DCPS AP Participation Soars

District of Columbia Public Schools saw a 73 percent increase in the number of students taking Advanced Placement exams since 2010, as well as a 34 percent increase in the number of students passing these exams, though their passing rate is still well below the national average, according to The Washington Post.

Nearly 3,000 District students took AP tests in May, a success that DCPS spokesperson Janae Hinson attributed to the collective effort of area guidance counselors, teachers and students.

“Over the past few years, DCPS guidance counselors have encouraged students to take AP courses, teachers have helped raised the bar by teaching these rigorous courses, and more students have risen to the challenge,” Hinson wrote in an email to The Hoya.

Despite District students passing their AP tests at higher rates than five years ago, their 35 percent passage rate is far below the national average of 60 percent.

Although participation in AP courses has also increased in the District’s lower-income schools, there is still a wide gap between students taking the tests and students passing the tests. At Anacostia High School, 47 students took AP tests in 2016 and none passed. At Ballou High School, 74 students took AP tests this year and only one passed.

Anacostia High School and Ballou High School did not respond to a request for comment as of 2:30 a.m.

Hinson said DCPS is committed to raising this percentage through improving resources and training for AP teachers and developing pre-AP courses to ensure that students are prepared.

“DC Public Schools is committed to equity and access, and we’re proud of the progress we’ve made in the number of students taking AP courses and AP exams,” Hinson wrote. “In addition, AP courses are open to all students who are willing to put forth the work that it takes to succeed in a college-level class while still in high school. Though we aspire for all students to pass their exams, we believe that every student benefits from the experience and rigor of taking college-level courses in high school.”

This academic year, every DCPS high school is required to offer at least eight AP courses. However, some schools such as Woodrow Wilson High School have more than 30 AP course offerings for students. Wilson High School had the highest number of students in D.C. taking at least one exam this year, an accomplishment Principal Kimberly Martin attributes to school counselors and teachers identifying the best courses for students to take within the program.

“I think part of the success is that our counselors really do a great job of trying to encourage students who have an interest or a passion in a particular subject area to pursue the most rigorous content in that course area,” Martin said. “Also, our teachers are very well-equipped at recognizing a student’s ability in, say, history or English or math or science and then moving those students to the right area as far as the most challenging AP class that they can take.”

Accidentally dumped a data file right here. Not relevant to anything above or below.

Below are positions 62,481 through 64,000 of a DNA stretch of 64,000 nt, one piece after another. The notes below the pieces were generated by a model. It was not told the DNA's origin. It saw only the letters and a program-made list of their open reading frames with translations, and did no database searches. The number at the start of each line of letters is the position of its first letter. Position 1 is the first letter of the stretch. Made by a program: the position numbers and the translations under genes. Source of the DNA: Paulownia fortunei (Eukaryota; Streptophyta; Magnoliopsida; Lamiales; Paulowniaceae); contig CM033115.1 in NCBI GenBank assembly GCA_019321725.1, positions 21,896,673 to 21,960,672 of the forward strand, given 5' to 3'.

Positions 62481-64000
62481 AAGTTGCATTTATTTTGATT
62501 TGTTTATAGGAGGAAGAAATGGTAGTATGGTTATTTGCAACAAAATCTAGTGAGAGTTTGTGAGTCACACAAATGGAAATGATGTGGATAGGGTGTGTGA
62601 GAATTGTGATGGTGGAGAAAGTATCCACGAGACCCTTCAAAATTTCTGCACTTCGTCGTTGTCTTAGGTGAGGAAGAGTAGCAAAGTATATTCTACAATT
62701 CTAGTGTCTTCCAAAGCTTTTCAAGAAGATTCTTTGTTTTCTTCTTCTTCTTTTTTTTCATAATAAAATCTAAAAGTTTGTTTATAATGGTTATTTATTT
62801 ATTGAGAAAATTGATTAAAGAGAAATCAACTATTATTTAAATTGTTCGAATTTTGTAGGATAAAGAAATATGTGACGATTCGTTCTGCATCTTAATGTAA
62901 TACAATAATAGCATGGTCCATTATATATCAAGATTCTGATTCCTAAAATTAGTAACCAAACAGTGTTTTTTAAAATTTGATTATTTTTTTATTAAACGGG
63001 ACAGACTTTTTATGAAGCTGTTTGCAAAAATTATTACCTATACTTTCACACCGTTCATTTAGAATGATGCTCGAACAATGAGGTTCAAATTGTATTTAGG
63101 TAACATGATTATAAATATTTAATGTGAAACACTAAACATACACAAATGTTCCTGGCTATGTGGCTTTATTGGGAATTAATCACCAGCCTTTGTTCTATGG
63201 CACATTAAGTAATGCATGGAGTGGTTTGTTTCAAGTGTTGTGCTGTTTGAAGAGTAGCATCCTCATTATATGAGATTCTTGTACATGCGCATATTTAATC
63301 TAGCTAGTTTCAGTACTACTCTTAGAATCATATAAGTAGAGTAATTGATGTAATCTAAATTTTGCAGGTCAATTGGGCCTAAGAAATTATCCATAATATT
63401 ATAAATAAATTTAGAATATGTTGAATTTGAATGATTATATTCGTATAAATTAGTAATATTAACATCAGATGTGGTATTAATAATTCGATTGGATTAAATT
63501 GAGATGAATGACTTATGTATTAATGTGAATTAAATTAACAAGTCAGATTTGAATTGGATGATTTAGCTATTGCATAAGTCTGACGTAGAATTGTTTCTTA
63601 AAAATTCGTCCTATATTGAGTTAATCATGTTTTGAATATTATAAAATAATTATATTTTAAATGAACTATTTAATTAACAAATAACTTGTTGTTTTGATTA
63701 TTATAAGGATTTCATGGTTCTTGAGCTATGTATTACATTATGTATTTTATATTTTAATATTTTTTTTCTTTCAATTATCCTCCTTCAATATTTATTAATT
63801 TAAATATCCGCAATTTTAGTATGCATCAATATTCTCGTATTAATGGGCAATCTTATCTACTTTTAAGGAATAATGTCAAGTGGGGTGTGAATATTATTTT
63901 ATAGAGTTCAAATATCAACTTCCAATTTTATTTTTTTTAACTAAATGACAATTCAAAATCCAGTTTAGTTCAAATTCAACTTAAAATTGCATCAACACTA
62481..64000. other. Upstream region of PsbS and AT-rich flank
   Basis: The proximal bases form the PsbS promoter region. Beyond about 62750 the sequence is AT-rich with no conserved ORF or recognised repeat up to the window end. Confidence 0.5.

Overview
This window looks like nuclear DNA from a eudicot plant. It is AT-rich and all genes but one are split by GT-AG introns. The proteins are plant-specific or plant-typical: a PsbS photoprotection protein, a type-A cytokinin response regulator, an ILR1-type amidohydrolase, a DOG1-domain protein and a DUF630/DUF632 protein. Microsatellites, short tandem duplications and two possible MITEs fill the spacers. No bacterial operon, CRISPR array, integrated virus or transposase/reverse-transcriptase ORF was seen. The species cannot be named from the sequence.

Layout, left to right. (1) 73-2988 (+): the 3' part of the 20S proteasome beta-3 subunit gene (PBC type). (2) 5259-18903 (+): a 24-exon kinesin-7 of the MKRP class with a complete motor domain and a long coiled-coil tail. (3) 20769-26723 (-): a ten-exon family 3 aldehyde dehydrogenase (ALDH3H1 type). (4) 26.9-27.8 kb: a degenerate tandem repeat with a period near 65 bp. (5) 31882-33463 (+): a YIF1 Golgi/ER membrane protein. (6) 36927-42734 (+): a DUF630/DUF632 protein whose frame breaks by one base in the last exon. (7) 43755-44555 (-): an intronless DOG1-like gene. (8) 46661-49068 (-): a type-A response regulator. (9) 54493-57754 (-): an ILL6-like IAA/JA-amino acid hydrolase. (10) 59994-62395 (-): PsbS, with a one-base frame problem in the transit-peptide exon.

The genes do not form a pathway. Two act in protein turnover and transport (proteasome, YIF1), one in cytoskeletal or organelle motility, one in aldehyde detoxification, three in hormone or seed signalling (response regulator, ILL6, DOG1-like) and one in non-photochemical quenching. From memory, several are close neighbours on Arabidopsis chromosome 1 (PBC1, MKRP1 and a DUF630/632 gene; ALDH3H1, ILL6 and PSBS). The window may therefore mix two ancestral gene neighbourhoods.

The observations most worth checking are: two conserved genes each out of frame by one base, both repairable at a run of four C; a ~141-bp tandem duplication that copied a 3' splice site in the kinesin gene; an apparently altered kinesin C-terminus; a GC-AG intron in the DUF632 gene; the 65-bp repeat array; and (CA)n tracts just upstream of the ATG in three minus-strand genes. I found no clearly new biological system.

This year also marks the first time in over 15 years Wilson High School has had over 50 percent of its students receive a passing score of 3 or above on their AP exams. However, Martin stressed that Wilson High School supports all students in their AP program.

“We’re incredibly proud of that number, but we’re also proud of the student who gives it their very best shot, maybe a student who is learning English as a second language or a student who has an [Individualized Education Plan] and says ‘I’m going to give this a shot no matter what’ and gets exposure to content that is very rich, to classroom discussions that are complex, rich and multifaceted, just like they will receive in college” Martin said.

At the School Without Walls, a District magnet school, students must take “AP Language and Composition” as well as “AP World History” in order to graduate. Principal Richard Trogisch said this helps give students a leg up when applying to college, but he added that the School Without Walls’ primary focus is introducing students to rigorous material.

“It gets students prepared to the rigor of college, and it introduces them to more thought-provoking critical thinking and problem-solving that wasn’t necessarily involved in our traditional curriculum,” Trogisch said.

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